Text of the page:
The FIG. 5 arrangement applies signals from one segment to the next. Yet, the FIG. 5 VLC decoder is neither a serial decoder nor a pipeline decoder. The flow of signals through the chain of segment hardware modules completes in one decoding interval.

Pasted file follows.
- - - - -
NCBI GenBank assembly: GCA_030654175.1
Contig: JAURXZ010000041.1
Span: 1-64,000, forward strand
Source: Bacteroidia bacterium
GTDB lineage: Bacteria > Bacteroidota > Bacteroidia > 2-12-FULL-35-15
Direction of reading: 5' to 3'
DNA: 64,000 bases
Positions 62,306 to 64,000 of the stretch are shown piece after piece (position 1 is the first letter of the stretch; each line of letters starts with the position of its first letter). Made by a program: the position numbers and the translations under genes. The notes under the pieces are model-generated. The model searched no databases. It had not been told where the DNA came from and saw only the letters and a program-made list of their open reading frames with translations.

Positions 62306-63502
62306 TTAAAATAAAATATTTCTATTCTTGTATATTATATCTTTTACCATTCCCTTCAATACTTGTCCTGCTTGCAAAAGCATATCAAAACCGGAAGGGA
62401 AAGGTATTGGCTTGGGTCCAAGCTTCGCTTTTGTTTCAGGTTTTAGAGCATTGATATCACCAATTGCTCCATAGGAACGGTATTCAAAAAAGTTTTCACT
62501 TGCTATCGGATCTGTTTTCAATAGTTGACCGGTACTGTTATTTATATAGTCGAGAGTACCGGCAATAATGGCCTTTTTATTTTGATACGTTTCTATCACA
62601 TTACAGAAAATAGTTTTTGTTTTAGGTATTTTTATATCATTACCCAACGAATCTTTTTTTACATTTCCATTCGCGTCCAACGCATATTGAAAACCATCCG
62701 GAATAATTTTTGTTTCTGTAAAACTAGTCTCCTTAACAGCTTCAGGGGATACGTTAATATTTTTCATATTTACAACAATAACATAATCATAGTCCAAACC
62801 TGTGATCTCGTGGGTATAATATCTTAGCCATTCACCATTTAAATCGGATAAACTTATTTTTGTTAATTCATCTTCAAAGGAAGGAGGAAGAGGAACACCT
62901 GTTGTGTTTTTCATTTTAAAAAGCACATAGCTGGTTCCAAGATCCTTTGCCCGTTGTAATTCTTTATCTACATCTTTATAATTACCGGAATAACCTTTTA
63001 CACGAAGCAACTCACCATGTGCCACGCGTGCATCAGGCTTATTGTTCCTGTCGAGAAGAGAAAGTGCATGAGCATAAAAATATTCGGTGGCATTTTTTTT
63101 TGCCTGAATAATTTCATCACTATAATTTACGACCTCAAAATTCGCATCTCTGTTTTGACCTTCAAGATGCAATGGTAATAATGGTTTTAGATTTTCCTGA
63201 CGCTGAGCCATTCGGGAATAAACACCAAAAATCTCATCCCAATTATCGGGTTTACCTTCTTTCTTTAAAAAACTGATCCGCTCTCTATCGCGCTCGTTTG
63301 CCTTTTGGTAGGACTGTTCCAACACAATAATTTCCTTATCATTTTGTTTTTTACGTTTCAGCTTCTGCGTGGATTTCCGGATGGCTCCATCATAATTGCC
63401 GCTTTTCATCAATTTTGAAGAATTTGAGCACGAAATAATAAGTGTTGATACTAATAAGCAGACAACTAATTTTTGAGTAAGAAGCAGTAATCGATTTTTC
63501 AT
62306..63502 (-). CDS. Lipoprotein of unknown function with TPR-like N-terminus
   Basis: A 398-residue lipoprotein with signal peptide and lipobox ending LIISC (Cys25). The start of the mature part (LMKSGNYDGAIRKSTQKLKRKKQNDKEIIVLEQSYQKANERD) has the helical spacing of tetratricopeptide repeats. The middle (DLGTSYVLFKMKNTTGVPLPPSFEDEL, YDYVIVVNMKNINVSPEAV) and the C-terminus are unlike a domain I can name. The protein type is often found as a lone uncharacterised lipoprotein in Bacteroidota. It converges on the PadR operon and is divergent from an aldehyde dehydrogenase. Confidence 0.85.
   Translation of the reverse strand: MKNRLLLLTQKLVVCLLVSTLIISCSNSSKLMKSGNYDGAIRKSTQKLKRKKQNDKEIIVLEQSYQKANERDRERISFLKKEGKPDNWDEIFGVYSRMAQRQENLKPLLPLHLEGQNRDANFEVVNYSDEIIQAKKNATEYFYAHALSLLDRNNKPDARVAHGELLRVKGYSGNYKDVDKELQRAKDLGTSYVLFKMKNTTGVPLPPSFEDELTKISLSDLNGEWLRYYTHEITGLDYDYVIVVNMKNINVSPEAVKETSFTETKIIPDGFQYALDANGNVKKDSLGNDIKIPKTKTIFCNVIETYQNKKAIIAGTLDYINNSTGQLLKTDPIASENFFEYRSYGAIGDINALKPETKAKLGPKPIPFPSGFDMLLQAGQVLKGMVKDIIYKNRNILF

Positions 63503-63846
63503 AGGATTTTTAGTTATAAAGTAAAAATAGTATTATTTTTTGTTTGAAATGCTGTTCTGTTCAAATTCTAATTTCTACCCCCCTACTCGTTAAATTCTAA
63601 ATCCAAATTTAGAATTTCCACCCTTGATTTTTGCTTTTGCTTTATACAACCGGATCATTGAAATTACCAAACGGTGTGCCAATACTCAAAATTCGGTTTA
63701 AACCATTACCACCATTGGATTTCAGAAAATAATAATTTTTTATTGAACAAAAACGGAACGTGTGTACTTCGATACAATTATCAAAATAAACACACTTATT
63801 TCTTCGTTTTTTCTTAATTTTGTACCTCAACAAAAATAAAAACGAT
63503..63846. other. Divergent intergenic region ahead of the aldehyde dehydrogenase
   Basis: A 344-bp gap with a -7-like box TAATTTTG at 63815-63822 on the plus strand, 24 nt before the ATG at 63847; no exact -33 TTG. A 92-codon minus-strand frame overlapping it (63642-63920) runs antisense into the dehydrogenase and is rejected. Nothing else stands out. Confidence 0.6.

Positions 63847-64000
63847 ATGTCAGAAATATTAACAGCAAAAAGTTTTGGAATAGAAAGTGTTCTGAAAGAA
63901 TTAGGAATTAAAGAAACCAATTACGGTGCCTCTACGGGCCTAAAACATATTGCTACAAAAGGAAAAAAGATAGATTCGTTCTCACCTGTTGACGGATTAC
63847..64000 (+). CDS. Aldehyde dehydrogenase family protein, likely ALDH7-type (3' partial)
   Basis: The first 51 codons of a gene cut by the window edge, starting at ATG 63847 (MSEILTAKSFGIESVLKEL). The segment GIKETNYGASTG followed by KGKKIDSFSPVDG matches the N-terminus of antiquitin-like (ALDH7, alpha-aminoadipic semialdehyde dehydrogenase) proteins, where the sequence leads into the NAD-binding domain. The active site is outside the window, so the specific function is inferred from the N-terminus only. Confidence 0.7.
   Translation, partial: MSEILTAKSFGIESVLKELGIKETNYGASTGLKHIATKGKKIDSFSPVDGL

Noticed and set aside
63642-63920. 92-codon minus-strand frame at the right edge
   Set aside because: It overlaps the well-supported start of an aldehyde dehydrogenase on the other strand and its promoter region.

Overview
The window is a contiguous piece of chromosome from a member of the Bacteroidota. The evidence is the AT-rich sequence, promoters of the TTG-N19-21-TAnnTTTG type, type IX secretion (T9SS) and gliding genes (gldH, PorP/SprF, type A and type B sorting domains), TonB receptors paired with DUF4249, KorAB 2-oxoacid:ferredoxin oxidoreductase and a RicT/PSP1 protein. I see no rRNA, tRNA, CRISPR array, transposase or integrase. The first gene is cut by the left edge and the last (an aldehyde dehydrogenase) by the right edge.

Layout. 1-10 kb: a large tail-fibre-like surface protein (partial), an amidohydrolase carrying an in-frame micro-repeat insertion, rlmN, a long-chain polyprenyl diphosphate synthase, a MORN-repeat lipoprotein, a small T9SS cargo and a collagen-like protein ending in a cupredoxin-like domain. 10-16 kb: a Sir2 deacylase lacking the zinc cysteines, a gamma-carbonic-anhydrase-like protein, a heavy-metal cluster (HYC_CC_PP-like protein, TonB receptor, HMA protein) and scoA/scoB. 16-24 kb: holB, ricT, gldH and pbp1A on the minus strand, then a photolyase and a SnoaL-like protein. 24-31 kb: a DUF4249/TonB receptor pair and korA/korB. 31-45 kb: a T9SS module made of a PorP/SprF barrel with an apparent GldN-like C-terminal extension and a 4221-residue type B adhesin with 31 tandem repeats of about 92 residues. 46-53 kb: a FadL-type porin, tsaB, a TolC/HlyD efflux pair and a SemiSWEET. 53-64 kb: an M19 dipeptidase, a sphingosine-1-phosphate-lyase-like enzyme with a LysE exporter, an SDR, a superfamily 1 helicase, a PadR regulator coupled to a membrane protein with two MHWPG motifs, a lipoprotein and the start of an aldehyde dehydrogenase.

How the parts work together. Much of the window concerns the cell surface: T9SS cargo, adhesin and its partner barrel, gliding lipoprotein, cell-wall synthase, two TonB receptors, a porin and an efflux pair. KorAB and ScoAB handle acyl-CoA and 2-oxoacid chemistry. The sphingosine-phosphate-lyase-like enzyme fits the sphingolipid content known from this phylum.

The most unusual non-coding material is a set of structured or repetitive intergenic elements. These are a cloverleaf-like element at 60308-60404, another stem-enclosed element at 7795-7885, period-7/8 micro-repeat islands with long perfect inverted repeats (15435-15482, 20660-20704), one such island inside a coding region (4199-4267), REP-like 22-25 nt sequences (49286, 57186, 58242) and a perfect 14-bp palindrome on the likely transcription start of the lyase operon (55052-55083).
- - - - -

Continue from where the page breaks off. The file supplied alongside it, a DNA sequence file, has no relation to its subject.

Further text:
Of course, FIG. 5 only illustrates the principles of this invention, and other embodiments are easily arrived at without departing from the spirit and scope of this invention. For example, although the FIG. 5 arrangement contemplates the use of a buffer 40 ahead of register 10, it is possible to store information directly into register 10 as it arrives, prevent the segments hardware from looking at the data as it is shifted, and output the decoded signals as they become available. If a uniform rate is desired of the output, a buffer can be included at the output of the decoder. Another variation of the FIG. 5 arrangement can employ "collector OR" approaches to reduce the hardware. Still another variation of the FIG. 5 arrangement (as described so far) is to include means for incorporating a plurality of VL codes which could be decoded by the FIG. 5 arrangement. This can be easily realized by increasing the size of the ROMs in each of the segment hardware modules and by providing an additional control line to serve as a selection line. This capability is included, in fact, in the FIG. 5 arrangement via control line 300. The VL code identifier imparted by line 300 is distributed to all of the segments via the state information (bus 105) that chains from one segment module to the next.